Education Policy | Post Primary | Preschool | Primary | Tertiary | Search

 

Schools Deny Leaving Certs. Because of Unpaid Fees


Rural Women New Zealand Media Release:

Schools Deny Leaving Certificates Because of Unpaid Fees

6 December 2002

For immediate release

A survey by Rural Women New Zealand has revealed that some state secondary schools are penalising students if their families do not pay school 'fees'.

In some instances students have been denied leaving certificates. Others have not been issued with their school reports or have had their names read out at assemblies.

This news comes on a day when thousands of secondary school students are finishing school for the year.

The survey was conducted by Rural Women New Zealand after it came to the organisation's attention that some parents were unaware that state schools are not permitted to charge fees for enrolment under the Education Act (1989). Schools may not demand a fee to cover the cost of either tuition or materials used in the provision of the curriculum.

Schools are, however, permitted to ask for voluntary donations. The majority (74%) of those who replied to the survey said that their school gave parents a reason for the charges, and made it clear that it was a voluntary donation. Almost all schools (96%) issued a receipt for donations, but only half informed parents that they could claim a tax rebate on the donation.

There was a good response rate to the survey, with 137 being returned from the 300 sent out to Rural Women New Zealand groups around the country. It found that on average schools charged between $20 - $50 per pupil, per year. 29% said that their school did not charge any fees. 12% said that their school penalised for non-payment, and all of these schools were state secondary schools.

Rural Women New Zealand Education Convenor, Jacky Stafford, said that while most schools were operating within the Ministry of Education guidelines regarding school donations, it was very disturbing that some secondary schools were not. ''It is particularly disturbing to hear that they are directly penalising the students. The Ministry of Education guidelines state very clearly that at no time should a student be embarrassed if their parents are unable to pay the school donation,'' she said.

Any parents who were worried about their child being penalised should take the matter up with the school Principal or Board of Trustees, says Mrs Stafford.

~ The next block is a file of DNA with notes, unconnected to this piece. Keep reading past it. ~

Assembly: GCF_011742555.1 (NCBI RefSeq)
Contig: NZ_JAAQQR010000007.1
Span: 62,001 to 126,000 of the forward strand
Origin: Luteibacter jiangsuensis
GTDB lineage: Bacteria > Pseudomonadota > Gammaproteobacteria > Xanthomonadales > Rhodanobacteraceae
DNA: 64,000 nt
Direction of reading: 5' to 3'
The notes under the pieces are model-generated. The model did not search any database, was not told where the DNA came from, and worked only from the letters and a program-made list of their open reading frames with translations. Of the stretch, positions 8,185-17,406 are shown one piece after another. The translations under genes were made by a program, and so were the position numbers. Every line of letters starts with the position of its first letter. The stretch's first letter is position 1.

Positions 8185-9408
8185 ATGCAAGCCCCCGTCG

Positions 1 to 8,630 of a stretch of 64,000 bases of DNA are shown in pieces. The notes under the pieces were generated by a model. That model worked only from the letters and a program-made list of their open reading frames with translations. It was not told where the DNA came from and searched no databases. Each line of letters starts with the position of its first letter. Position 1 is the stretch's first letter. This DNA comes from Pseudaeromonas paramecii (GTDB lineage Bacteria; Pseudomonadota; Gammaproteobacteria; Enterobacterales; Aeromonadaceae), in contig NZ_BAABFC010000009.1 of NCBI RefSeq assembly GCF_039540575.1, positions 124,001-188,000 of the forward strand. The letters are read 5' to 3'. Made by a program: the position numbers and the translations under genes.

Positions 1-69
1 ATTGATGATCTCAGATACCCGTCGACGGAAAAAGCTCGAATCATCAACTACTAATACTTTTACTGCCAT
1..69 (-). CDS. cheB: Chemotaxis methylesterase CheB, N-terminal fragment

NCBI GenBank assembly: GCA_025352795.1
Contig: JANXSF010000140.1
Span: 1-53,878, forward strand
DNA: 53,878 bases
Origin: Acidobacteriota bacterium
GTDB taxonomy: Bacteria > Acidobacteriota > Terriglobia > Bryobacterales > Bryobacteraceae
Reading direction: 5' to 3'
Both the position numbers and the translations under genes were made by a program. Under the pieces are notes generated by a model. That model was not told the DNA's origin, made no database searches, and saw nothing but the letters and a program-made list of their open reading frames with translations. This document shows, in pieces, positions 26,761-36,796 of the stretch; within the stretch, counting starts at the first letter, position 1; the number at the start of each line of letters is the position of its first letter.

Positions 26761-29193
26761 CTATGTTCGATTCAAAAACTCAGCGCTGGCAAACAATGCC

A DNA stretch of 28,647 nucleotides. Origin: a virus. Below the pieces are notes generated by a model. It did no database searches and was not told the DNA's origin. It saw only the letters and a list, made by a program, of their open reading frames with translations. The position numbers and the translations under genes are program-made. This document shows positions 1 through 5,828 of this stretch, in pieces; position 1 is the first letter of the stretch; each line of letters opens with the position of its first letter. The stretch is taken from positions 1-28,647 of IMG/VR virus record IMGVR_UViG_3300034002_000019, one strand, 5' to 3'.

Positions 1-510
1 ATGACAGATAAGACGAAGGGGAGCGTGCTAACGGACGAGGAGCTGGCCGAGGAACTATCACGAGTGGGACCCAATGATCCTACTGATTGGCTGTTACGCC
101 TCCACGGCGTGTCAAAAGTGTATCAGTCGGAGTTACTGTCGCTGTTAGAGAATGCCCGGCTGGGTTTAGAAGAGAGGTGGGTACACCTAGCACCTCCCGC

ENDS


© Scoop Media

 
 
 
Culture Headlines | Health Headlines | Education Headlines

 

Reuben Moss' Property is Theft! & Kaitani at The Physics Room

Property is Theft! continues Moss’ interest in the contemporary urban environment as a space controlled by pulsing and unequal flows of capital and labour. Kaitani features work by the University of Canterbury Fijian Students Association and Kulimoe’anga Stone Maka. More>>


Handcrafted Form: Rare Treasures From Japan

This unique exhibition at Expressions Whirinaki represents 90 everyday objects made by contemporary Japanese artisans who employ various traditional craft techniques made in regional workshops. The works used in daily life are crafted from raw materials with techniques appropriate to bringing out the best of its medium, balancing ease of use with aesthetic appeal. More>>

Howard Davis Article: A Musical Axis - Brahms, Wagner, Sibelius

Brahms' warm and exquisitely subtle Symphony No. 3 in F major, Wagner's irrepressibly sentimental symphonic poem Siegfried Idyll, and Sibelius' chilling and immensely challenging Violin Concerto in D minor exemplify distinct stages of development in a tangled and convoluted series of skirmishes that came to define subsequent disputes about the nature of post-Romantic orchestral writing well into the following century. More>>

Scoop Review Of Books: A Pale Ghost Writer

Reviewed by Ruth Brassington, Richard Flanagan's new novel is about a novelist hastily ghost-writing the biography of a crook about to go to trial. The reader is kept on a cliff-edge, as the narrator tries to get blood out of his stone man. More>>

New Zealand Wars Commemoration: Witi Ihimaera's Sleeps Standing Moetū

The second of several articles to mark Rā Maumahara, remembering the New Zealand Land Wars. The first was a Q&A with Vincent O’Malley, author of The Great War for New Zealand: Waikato 1800–2000. More>>

ALSO:

 
 
 
 
 

LATEST HEADLINES

  • CULTURE
  • HEALTH
  • EDUCATION
 
 
  • Wellington
  • Christchurch
  • Auckland